LONDON – Public support for the war in Afghanistan is falling, while more than 40 percent do not understand why British troops are fighting there, a poll released on Remembrance Sunday showed.

Some 64 percent agreed that "the war in Afghanistan is unwinnable", up six percent from July, while 27 percent disagreed, down four percent. Ten percent said they did not know.

Similar numbers said British forces should be withdrawn as quickly as possible, with 63 percent agreeing and 31 percent disagreeing.

Some 54 percent felt they had "a good understanding of the purpose of Britain's mission in Afghanistan", with 42 percent disagreeing.

"Overall there is the sense that Afghanistan is becoming for (British Prime Minister) Gordon Brown what Iraq became for (his predecessor) Tony Blair," said Andrew Hawkins, chief executive of pollsters ComRes.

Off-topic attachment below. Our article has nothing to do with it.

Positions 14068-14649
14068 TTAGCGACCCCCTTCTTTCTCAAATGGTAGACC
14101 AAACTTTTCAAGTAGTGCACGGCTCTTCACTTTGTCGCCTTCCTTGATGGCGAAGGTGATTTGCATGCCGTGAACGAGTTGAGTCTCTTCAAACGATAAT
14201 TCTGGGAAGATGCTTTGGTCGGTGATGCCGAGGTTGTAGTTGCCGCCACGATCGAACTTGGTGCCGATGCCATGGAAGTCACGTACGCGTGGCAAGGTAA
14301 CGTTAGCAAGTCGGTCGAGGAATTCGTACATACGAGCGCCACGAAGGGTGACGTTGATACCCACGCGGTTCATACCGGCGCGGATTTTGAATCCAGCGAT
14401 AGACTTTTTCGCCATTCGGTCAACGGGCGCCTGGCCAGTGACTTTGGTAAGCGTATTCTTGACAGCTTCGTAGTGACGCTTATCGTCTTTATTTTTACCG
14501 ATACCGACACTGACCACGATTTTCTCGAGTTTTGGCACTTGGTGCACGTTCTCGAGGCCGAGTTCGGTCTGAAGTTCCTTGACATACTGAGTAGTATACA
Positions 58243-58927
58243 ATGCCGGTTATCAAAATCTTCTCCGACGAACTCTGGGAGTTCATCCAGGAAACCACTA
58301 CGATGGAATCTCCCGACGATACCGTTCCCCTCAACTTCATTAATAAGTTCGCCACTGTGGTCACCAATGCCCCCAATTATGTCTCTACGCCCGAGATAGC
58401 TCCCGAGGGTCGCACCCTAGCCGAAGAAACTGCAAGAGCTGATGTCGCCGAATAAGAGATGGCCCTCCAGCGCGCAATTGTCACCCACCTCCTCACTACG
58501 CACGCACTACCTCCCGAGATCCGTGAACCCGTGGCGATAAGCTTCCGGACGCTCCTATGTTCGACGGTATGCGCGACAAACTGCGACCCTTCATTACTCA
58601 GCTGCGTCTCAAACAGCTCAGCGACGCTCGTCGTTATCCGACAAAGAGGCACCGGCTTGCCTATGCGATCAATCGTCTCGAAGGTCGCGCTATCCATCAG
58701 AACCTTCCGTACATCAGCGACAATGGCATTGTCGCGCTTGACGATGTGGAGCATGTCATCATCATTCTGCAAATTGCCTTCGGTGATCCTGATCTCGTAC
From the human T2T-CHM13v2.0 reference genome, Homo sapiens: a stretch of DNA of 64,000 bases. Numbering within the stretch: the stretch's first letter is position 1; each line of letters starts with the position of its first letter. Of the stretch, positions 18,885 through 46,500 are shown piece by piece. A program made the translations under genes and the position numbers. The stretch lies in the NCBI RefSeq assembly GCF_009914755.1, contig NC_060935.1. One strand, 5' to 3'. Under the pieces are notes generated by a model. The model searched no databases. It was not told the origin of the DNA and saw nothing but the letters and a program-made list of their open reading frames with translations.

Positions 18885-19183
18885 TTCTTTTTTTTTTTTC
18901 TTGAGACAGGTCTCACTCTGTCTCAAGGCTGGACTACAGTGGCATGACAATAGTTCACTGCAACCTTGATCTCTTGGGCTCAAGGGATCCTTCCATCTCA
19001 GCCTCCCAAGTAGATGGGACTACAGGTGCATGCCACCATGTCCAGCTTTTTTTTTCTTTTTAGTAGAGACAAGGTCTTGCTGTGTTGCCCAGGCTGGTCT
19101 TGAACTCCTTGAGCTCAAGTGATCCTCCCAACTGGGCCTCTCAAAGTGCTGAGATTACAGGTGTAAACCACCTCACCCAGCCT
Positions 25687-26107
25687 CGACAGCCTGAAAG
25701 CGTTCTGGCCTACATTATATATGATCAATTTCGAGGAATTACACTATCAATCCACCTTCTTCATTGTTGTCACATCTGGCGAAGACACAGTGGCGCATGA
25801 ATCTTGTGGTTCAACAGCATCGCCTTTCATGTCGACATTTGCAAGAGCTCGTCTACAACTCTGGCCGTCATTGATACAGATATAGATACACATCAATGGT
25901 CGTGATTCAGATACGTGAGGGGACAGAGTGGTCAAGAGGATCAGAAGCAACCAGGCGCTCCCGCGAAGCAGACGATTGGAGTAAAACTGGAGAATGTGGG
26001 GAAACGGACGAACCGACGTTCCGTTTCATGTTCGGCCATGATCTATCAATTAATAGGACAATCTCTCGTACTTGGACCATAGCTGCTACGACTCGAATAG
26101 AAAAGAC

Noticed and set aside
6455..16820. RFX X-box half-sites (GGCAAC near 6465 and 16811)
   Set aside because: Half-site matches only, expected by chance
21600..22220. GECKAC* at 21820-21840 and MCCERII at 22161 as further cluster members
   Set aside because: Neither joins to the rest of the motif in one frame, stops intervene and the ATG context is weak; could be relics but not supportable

"More than four in 10 don't understand Britain's mission; support for the British presence there is ebbing away, and a majority have responded to the presidential election very negatively indeed.

"The results suggest that the impact of the war must be having an impact on Labour support, since it is that party's core supporters who are most strongly opposed to it."

Meanwhile 52 percent agreed that "the levels of corruption involved in the recent presidential election show the war in Afghanistan is not worth fighting for." Thirty-six percent disagreed.

"This is potentially devastating for the government's case for war," said Hawkins.

ComRes surveyed 1,009 adults of different ages and social classes across Britain for BBC television's "The Politics Show".